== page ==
D. Ross Camidge, MD, PhD, from the University of Colorado Cancer Center, comments on ALK-positive lung cancer patients with low testosterone.
D. Ross Camidge, MD, PhD, Director, Thoracic Oncology Clinical Program, University of Colorado Cancer Center, comments on ALK-positive lung cancer patients with low testosterone.
Many patients (about 30%) with advanced cancer experience low testosterone from the burden of the disease and treatment. Cytotoxic chemotherapy, brain radiotherapy, steroids, and painkillers can all affect testosterone, Camidge says.
In a recent study, only 30% of the control group (patients with advanced lung cancer) had low testosterone. In patients with ALK-positive lung cancer treated with crizotinib, 100% of patients had low testosterone. In a follow up study conducted in four countries across multiple sites, 84% of men on crizotinib experienced low testosterone.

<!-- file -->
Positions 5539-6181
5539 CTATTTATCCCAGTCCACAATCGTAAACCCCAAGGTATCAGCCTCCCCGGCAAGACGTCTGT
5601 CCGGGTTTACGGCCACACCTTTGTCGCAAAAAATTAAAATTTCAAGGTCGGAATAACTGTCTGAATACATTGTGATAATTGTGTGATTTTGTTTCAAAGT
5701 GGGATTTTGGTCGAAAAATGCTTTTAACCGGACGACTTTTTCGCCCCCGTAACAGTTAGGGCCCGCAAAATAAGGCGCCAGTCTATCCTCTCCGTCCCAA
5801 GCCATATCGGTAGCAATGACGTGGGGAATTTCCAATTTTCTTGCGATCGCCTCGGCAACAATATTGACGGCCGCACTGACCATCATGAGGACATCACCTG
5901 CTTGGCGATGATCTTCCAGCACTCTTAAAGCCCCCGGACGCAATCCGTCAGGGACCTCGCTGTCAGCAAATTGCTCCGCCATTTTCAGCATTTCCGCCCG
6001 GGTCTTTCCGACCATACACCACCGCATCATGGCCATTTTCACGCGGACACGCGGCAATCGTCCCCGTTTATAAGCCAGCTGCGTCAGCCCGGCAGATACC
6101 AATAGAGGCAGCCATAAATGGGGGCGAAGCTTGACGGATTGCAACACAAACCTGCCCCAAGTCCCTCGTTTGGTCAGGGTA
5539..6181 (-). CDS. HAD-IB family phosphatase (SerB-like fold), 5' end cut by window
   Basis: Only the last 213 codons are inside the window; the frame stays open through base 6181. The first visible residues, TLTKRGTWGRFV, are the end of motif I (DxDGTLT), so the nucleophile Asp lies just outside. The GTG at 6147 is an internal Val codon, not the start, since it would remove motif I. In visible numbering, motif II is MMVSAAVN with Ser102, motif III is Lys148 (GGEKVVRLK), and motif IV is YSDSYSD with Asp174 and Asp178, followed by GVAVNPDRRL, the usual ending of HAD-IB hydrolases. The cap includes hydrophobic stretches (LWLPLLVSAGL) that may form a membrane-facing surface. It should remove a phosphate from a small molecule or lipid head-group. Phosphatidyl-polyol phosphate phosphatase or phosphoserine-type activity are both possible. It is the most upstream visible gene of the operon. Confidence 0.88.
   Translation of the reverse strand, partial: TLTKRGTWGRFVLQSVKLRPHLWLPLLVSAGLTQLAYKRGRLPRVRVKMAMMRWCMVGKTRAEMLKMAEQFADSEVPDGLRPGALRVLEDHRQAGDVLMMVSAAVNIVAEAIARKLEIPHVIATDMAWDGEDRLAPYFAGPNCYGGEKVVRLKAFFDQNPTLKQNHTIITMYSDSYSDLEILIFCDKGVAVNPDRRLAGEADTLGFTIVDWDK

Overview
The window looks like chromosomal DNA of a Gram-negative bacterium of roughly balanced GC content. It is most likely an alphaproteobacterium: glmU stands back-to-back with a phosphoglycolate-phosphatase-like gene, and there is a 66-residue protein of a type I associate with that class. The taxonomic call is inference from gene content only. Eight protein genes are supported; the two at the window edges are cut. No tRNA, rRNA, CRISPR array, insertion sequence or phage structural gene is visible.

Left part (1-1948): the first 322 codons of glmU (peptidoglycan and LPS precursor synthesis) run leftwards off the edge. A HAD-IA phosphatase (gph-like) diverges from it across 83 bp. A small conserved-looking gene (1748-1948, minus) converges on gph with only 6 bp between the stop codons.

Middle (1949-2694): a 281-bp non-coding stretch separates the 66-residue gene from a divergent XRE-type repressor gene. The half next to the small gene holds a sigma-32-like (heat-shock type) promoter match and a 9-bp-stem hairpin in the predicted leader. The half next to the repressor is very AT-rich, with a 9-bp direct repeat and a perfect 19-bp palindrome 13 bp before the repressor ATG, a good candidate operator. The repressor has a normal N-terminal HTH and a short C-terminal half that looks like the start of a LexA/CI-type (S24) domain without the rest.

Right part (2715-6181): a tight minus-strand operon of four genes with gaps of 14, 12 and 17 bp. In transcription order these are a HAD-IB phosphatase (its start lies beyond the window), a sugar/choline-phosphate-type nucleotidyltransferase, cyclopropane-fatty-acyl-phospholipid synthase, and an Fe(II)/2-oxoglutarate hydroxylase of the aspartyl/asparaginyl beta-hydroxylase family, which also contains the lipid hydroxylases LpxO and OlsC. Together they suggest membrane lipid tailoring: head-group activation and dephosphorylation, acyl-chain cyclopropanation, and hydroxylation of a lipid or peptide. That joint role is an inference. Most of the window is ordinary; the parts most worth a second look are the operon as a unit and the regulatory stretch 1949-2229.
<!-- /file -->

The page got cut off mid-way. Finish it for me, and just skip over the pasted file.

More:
In a second analysis, Camidge says, researchers used a questionnaire to measure androgen-related symptoms: erectile dysfunction, energy levels, and depression. Among patients with low testosterone, 80% were symptomatic and 50% of those patients felt better after replacement testosterone. Camidge notes that the older a patient, the less likely they are to benefit from testosterone replacement, while younger patients are more likely to see benefit.
Low testosterone is easy to check for, Camidge says, and is easy to treat.